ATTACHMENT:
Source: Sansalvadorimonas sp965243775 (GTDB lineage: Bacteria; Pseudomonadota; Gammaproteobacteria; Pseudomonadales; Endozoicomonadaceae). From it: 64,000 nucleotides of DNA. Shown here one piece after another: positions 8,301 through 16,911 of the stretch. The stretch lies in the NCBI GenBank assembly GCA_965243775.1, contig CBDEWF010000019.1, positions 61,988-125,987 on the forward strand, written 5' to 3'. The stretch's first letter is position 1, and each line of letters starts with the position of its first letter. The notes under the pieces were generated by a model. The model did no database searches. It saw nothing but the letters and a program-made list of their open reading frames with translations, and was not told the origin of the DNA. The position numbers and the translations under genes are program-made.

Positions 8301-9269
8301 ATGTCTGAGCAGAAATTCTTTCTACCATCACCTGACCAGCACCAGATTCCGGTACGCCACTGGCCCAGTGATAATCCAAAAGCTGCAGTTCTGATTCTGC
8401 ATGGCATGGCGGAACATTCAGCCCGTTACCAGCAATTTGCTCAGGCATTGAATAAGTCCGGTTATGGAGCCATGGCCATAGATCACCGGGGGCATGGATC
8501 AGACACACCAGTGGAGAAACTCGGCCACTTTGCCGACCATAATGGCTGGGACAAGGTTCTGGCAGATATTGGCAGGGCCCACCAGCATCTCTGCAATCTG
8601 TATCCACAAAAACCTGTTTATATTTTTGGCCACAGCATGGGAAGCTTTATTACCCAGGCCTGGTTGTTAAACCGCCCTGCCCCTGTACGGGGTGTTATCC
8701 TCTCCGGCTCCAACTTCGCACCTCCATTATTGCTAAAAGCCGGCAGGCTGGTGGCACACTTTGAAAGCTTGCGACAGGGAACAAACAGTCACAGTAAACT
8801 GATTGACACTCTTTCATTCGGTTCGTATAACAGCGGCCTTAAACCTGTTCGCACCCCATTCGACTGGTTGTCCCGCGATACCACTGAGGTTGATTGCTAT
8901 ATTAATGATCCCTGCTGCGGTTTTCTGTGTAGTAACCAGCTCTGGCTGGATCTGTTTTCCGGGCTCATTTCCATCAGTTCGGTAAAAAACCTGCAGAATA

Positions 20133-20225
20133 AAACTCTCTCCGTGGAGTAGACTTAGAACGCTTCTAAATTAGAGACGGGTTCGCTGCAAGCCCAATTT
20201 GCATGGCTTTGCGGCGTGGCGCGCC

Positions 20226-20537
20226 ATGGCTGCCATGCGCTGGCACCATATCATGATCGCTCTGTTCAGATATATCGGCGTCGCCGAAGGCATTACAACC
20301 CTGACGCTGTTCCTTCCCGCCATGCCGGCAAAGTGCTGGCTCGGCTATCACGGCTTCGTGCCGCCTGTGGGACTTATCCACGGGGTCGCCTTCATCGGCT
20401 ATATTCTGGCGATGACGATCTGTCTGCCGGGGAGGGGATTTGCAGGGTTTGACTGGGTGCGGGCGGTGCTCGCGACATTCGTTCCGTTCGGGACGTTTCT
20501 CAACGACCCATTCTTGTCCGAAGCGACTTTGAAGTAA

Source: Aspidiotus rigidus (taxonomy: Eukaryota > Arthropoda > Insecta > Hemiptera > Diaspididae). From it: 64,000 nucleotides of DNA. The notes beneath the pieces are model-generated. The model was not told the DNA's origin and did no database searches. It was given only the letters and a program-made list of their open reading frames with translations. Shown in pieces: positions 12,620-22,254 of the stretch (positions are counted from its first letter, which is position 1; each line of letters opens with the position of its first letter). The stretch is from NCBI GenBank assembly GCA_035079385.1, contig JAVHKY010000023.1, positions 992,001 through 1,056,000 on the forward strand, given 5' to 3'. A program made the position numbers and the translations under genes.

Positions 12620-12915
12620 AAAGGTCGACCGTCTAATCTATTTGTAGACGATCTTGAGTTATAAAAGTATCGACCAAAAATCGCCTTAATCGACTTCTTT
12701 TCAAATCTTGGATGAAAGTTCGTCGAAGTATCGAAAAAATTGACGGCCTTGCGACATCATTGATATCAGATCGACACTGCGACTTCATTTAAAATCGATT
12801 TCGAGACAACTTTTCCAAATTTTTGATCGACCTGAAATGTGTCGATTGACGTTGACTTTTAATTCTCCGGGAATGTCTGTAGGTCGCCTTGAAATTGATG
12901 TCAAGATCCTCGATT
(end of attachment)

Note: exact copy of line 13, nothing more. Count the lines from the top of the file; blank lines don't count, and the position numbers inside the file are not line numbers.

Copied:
Positions 20226-20537